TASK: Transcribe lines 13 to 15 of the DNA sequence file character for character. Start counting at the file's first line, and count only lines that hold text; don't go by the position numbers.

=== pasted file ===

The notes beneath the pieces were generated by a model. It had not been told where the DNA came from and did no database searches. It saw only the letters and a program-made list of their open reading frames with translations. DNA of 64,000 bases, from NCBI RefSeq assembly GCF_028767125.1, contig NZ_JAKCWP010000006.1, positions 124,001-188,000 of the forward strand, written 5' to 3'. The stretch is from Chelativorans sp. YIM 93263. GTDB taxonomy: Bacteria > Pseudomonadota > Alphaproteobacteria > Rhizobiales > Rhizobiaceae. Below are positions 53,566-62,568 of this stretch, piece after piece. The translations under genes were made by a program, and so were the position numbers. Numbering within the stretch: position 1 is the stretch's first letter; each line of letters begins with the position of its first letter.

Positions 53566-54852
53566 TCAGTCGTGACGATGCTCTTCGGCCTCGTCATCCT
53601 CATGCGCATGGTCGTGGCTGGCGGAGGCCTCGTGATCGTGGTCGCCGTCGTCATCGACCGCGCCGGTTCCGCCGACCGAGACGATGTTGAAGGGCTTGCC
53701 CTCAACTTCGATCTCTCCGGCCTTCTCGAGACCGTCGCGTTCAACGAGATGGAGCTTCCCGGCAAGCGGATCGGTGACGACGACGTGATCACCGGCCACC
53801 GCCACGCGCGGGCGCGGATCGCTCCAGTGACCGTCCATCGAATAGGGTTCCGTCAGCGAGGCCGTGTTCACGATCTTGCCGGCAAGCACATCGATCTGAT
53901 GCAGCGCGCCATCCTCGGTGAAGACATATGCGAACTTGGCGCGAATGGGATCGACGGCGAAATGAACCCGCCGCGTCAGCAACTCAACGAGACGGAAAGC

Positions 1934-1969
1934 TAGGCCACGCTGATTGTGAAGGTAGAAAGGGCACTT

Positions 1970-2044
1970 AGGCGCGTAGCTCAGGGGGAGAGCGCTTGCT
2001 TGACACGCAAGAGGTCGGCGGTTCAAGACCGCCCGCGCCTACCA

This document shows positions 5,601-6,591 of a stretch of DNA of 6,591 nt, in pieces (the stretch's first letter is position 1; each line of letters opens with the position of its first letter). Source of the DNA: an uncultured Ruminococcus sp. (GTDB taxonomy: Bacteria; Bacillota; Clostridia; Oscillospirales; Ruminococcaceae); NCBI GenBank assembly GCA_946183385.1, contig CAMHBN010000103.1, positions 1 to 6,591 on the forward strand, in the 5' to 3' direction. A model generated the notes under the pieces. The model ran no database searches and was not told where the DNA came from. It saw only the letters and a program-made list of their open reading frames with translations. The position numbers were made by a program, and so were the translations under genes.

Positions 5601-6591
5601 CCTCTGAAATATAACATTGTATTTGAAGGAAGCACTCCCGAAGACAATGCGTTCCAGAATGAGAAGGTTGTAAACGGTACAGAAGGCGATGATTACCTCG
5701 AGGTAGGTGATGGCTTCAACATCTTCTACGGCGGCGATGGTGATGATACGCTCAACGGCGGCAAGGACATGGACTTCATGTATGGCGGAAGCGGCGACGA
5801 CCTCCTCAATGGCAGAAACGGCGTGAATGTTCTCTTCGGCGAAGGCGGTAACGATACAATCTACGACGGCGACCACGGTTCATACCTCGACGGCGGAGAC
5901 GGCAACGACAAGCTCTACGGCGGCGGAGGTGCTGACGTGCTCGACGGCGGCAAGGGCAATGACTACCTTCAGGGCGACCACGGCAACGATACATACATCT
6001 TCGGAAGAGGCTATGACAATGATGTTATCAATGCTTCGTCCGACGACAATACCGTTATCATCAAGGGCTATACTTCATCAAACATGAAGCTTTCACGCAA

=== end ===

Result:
This document shows positions 5,601-6,591 of a stretch of DNA of 6,591 nt, in pieces (the stretch's first letter is position 1; each line of letters opens with the position of its first letter). Source of the DNA: an uncultured Ruminococcus sp. (GTDB taxonomy: Bacteria; Bacillota; Clostridia; Oscillospirales; Ruminococcaceae); NCBI GenBank assembly GCA_946183385.1, contig CAMHBN010000103.1, positions 1 to 6,591 on the forward strand, in the 5' to 3' direction. A model generated the notes under the pieces. The model ran no database searches and was not told where the DNA came from. It saw only the letters and a program-made list of their open reading frames with translations. The position numbers were made by a program, and so were the translations under genes.

Positions 5601-6591
5601 CCTCTGAAATATAACATTGTATTTGAAGGAAGCACTCCCGAAGACAATGCGTTCCAGAATGAGAAGGTTGTAAACGGTACAGAAGGCGATGATTACCTCG